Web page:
What The Hell Is Chris Watching Now? – Evils Of The Night (1985)

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(Be warned, dear readers. Ahead there be plenty of spoilers.)

The short and sweet premise for this slice of aged cheddar written and directed by Mohammed “Mardi” Rustam out of the glorious 1980’s is a group of aliens are kidnapping teens and co-eds between the ages of 16 and 24 to harvest their platelets to use in a scheme for maintaining their immortality. So I guess Tobe Hooper’s Lifeforce wasn’t the only “space vampire” movie to come out in ’85, eh?

Admittedly, the poster for this one caught my attention while perusing the listings on Amazon Prime in preparation for our latest Streaming Screams episode. The one shared above is actually toned down when compared to the others that have her nipples standing out like thimbles. Then I read the cast list, and it sounded like the casting director was playing one of the weirdest games of Mad Libs ever. Check this list out:

  • John Carridine (aged film legend of many a horror and sci-fi film)
  • Julie Newmar (Cat Woman herself!)
  • Tina Louise (Ginger from Gilligan’s Island)
  • Neville Brand (Sadly, his last film role. I always loved him in Tora!Tora!Tora!. He was also in Mohammed “Mardi” Rustam’s Eaten Alive! in 1976.)
  • Aldo Ray (A talented character actor I remember best as Sgt. Muldoon in John Wayne’s The Green Berets.)
  • Tony O’Dell (One of the Cobra Kai members in The Karate Kid)

But even after this incredibly odd list, one name truly caught my attention: Amber Lynn.

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You see, Miss Lynn is an adult film star who played a prominent role in my adolescent development. To put it another way: She was the star of one of the first porn films I ever saw. And Evils Of The Night was made during the prime of her very active career. Along with Miss Lynn, there are a few other adult film actors and actresses who appear. Trust me: Watch the movie, and you can spot them. Or just cheat and use IMDb. The rest of the cast is a bunch of actors who only did one or two things, if any, after this. But back to discussing the film . . .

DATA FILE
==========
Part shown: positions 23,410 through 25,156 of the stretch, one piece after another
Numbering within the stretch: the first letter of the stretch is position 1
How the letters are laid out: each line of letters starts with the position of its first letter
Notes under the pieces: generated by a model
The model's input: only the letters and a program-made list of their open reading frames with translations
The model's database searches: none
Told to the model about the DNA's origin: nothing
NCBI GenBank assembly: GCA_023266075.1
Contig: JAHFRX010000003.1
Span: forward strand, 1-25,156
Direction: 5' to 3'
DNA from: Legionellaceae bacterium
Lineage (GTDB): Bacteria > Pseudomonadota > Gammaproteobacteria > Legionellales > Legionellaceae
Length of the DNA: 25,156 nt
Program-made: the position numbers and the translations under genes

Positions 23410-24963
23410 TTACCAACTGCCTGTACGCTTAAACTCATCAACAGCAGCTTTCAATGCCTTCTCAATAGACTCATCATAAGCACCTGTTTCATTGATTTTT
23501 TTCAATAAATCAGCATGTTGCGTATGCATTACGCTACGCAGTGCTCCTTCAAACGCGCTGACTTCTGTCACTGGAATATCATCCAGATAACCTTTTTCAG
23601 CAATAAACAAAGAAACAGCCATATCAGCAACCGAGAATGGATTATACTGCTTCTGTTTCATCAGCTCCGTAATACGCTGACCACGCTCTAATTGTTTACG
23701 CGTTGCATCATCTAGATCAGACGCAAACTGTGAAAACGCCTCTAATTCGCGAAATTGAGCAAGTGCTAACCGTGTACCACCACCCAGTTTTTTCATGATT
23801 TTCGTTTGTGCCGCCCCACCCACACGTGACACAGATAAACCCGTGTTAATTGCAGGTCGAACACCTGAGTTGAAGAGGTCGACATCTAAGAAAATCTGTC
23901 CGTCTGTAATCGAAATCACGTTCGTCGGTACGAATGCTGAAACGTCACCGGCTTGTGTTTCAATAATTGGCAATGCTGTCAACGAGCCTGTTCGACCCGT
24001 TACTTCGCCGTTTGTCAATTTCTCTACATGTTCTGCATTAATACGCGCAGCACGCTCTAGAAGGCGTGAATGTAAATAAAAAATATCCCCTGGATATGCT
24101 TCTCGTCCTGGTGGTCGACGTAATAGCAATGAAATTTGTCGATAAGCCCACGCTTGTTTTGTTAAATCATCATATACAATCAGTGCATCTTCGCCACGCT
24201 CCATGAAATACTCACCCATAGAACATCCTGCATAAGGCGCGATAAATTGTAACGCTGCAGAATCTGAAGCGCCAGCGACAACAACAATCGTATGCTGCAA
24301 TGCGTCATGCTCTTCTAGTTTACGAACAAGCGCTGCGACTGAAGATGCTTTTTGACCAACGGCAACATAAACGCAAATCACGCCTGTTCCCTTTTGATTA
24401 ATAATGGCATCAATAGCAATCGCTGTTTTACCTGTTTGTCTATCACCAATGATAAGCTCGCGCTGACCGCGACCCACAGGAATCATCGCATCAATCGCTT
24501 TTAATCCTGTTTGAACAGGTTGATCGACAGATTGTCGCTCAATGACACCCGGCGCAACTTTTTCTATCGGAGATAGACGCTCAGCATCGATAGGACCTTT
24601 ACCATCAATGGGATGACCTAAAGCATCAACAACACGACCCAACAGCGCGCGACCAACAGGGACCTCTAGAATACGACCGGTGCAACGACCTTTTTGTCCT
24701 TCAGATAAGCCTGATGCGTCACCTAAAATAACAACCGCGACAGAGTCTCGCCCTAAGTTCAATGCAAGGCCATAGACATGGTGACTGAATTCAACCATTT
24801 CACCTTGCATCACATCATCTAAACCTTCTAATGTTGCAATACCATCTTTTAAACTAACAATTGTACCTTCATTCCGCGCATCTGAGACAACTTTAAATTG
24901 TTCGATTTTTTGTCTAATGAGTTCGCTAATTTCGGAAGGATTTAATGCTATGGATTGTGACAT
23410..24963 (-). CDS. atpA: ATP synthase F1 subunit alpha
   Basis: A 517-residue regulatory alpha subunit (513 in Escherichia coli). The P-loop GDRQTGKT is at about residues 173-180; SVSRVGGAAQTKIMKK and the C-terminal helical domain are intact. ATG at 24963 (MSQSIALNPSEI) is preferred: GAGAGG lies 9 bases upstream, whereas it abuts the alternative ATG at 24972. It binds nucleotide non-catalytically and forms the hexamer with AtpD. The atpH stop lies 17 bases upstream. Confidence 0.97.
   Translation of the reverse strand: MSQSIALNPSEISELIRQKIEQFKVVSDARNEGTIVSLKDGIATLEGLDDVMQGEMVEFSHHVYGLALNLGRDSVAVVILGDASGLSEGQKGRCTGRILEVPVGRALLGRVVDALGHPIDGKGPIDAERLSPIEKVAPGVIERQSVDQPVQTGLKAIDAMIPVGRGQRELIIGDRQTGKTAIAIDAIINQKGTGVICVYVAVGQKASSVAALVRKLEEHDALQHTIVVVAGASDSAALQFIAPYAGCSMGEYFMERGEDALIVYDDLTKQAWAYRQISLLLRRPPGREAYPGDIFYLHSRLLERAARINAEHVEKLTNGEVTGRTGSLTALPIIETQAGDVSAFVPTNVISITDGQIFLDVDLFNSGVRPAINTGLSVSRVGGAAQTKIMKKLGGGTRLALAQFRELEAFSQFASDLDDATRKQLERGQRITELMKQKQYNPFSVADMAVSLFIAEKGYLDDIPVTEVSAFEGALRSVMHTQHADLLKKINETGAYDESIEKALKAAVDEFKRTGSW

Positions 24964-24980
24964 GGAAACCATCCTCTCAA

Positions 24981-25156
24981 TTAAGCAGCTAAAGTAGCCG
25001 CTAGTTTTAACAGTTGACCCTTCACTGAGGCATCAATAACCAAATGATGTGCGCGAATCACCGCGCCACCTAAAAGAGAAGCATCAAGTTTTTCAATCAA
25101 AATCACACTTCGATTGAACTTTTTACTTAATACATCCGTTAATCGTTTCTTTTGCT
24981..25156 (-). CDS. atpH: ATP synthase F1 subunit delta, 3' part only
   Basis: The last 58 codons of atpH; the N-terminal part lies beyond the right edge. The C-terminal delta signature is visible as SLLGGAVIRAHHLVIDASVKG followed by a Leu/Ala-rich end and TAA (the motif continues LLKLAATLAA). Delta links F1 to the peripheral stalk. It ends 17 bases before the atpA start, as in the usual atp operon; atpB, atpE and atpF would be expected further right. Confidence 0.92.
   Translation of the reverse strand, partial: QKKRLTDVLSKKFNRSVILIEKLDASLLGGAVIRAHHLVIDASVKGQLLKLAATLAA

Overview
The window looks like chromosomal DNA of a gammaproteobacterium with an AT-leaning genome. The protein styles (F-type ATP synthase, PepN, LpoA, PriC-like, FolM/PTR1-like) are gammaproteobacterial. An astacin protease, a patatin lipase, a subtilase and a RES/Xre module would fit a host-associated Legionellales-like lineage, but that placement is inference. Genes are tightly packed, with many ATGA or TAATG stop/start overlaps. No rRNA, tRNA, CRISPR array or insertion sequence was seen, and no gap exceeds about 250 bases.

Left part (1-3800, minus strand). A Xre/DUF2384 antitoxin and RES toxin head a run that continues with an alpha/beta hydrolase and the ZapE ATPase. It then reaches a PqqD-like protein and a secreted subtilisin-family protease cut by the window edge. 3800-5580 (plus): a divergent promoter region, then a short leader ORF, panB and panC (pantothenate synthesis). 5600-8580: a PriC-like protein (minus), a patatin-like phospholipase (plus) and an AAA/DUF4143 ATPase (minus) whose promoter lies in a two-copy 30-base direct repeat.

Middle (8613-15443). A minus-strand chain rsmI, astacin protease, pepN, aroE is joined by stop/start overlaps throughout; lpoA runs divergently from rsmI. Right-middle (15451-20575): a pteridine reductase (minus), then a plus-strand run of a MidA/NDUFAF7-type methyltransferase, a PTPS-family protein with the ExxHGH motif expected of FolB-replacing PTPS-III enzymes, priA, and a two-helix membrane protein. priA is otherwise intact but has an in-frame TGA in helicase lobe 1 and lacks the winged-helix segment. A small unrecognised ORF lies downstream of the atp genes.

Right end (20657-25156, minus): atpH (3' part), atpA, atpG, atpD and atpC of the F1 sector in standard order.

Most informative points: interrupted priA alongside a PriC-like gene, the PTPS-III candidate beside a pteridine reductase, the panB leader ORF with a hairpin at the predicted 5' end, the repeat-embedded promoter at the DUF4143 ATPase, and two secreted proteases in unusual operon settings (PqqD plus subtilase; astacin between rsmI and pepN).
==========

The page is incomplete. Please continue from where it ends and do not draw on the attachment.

Within the first 10 minutes, you know exactly what you will be getting with this one. You have a space ship landing and two couples making out in the woods somewhere, oblivious to anything but gettin’ it on and smoking the devil’s weed. The more amorous of the two couples (who also happen be played by two of the aforementioned adult film stars) quickly strip down and get down. While the guy is standing with his back to a tree and has his girl bent over and facing the other way, a rope is wrapped around his neck. It’s kind like auto-erotic asphyxiation, but there is no auto or erotic to it.

At first you may believe that both couples have been killed off, but wait! They have only been incapacitated by Kurt (Brand) and Fred (Ray), the guys from the local gas station that have been recruited by the aliens to kidnap specimens for them.

Cut to Dr. Kozmar (Carridine), Dr. Zarma (Newmar), and Cora (Louise), the alien scientists, standing around one of the young bodies being drained of platelets as Dr. Kozmar gives a wonderful bit of brief exposition that felt like it was lifted straight from a classic sci-fi film of the 50’s. Nearly reminded me of some of the bits from Plan 9 From Outer Space but done better.

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Billy (O’Dell) makes for an escape but gets blasted by one of the high-heeled guards using a ray-gun ring. One the same guards that we just saw groping at each other for no discernible reason in the hall after taking one of the gurneys from Kurt and Fred. The outfits on the guards really are impressive.

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Wishing I found a better picture for the full effect. This is when the thigh groping is going on.